Understanding the Difference Between Standard Tariff and Fixed Price Energy Cap

Covid-19 has undeniably changed the face of the world. Unexpected situations came into play, and the ways of tackling them were yet another challenge. One of them was to decide whether standard energy tariff or fixed price energy tariff was to be used for your corporation. When choosing your supplier, you will be given two options; whether to stand by the standard tariff or to make up a contract having fixed energy price through a Utility Bidder.

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A lot went downhill in 2020, be it the economy of the country, the lives of its citizens or the overall impact on an individual. Corporations had to lay off a significant amount of people because of the decreasing revenues and increasing challenges of the novel infection. Due to this reason, not only the employees were deprived of their jobs, but also the companies faced a multitude of challenges, one of them being the utility tariff of a company based on the consumption of energy and gas.

Energy Cap

Energy cap is referred to as the maximum amount an energy supplier can charge you at the time of billing of your consumptions. It was put into effect on January, 1st, 2019, by the parliament to restrict the practices of unnecessary charges on your bill.

Calculated on the basis of units of energy consumed by the customer, this price cap uses the unit of Kilowatt-hour (kWh)

Exit Fees

One of the prominent benefits of having an energy cap is that the suppliers cannot charge you any exit fees if you choose to switch the supplier in the middle of your contract.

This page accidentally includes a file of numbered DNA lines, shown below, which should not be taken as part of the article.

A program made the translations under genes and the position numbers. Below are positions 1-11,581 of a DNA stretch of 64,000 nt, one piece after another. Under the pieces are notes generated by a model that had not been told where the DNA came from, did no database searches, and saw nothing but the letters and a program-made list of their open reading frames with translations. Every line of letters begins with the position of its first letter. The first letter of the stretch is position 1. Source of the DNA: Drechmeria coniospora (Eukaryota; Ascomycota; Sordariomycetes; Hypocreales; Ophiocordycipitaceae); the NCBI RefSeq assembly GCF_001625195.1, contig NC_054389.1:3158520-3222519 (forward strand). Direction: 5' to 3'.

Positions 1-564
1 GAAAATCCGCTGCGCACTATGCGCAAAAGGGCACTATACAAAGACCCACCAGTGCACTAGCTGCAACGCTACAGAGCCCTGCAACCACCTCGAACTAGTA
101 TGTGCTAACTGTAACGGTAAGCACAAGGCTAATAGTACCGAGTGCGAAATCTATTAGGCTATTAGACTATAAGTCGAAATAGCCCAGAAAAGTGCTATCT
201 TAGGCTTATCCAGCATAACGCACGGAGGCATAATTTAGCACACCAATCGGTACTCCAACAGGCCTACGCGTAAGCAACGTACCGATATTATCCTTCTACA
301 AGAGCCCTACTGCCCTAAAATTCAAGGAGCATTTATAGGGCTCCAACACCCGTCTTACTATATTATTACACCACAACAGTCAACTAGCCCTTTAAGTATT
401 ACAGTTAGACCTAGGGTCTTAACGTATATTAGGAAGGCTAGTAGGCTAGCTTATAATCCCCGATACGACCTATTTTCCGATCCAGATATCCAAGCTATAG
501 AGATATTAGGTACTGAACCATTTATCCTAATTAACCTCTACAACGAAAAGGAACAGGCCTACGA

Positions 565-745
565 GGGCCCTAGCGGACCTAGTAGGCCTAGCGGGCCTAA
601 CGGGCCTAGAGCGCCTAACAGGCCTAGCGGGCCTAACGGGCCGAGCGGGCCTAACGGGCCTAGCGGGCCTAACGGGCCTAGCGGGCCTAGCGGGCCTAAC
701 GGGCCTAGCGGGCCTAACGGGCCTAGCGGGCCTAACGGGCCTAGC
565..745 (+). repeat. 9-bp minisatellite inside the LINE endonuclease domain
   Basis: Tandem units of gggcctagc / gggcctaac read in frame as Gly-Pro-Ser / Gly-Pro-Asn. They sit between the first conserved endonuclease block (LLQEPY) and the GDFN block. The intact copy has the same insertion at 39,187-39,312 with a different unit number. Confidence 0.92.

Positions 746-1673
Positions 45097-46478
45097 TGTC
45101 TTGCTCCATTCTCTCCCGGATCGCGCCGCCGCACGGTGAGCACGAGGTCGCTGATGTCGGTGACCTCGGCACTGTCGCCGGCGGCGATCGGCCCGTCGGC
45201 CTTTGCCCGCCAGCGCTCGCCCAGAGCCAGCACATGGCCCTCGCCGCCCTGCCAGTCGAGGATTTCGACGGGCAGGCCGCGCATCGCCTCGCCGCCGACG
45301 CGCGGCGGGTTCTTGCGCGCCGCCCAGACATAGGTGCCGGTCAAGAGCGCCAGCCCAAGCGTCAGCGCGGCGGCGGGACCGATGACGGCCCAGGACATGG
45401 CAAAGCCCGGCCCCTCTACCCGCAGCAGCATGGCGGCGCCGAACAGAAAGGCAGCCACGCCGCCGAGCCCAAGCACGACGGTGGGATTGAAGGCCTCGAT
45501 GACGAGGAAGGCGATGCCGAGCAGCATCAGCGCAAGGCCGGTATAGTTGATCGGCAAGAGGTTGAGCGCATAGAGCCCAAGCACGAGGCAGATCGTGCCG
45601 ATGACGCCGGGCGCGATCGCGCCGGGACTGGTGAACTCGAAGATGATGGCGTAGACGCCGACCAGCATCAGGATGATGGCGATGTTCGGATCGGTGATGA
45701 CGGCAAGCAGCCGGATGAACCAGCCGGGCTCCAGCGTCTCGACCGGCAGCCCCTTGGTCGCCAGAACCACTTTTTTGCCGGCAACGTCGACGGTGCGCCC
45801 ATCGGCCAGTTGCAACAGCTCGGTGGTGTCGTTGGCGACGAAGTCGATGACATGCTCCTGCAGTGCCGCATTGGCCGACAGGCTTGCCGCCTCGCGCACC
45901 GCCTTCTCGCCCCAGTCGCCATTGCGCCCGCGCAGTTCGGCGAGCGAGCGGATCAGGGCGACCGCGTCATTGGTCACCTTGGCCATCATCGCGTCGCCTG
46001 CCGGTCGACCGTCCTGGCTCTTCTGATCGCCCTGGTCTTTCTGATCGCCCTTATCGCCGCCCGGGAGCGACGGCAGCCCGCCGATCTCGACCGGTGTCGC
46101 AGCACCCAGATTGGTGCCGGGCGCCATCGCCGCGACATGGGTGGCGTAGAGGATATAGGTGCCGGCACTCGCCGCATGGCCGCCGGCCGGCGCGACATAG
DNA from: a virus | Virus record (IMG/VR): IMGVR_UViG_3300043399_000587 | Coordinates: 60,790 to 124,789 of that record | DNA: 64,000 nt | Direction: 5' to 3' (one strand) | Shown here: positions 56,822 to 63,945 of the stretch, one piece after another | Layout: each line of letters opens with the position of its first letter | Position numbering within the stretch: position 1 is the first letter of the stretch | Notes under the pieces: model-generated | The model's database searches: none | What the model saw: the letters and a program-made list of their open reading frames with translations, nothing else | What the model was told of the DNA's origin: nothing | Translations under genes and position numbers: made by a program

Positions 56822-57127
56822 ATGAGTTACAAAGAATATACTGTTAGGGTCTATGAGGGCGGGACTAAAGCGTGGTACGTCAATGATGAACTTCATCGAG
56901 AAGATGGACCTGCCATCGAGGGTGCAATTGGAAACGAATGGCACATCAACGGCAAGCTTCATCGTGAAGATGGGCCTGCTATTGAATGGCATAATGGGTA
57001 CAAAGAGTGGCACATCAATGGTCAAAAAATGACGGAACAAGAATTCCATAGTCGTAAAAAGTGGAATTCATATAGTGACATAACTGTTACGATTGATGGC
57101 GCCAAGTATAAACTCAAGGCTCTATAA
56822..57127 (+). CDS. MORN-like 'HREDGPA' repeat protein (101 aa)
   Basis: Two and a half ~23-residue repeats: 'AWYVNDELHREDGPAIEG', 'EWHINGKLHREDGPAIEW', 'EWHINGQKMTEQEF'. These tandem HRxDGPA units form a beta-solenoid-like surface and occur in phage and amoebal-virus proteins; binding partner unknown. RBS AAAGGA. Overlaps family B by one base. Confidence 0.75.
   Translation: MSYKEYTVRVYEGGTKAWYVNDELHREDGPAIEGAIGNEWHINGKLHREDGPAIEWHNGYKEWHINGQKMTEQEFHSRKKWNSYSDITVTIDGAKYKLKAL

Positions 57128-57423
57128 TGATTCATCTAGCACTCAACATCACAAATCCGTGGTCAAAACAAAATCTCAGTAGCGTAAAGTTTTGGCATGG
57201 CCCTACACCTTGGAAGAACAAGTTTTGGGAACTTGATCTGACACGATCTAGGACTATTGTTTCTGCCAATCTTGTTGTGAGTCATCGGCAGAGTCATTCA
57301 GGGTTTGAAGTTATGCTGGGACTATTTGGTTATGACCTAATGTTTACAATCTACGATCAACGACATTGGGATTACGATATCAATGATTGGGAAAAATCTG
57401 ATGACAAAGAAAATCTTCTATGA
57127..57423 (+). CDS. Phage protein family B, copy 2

Standard Variable Tariff

The standard variable tariff, also known as SVT, refers to the situation in which there is no particular energy plan with no terms and conditions for the longer run. In this type of Tariff, the energy supplier has the authority to charge you any amount at any time.

Fixed Price Energy Tariff

Contrary to the standard variable tariff, this system secures households from a perpetual rise in electricity charges. Having a lasting time of 12 months to 3 years, the fixed price ensures that you are not charged more than what you signed up for, with your respective supplier.

However, the fixed tariff does not mean at all that you will be charged the same for the duration of your contract, no matter how much electricity you use. Rather, it implies that the rate at which you use your energy will stay the same, and your monthly bill will be calculated on the basis of this pre-determined rate.


As the vaccine has been approved, and the corporations are opening worldwide, it is very likely that energy prices will go high with time. Independent from the global situation, you will be free of the worry that you will have to pay more, as you will have a designated rate for your consumption. As opposed to the Standard tariff option, fixed option provides security as well as saves you from inevitable fluctuating prices.

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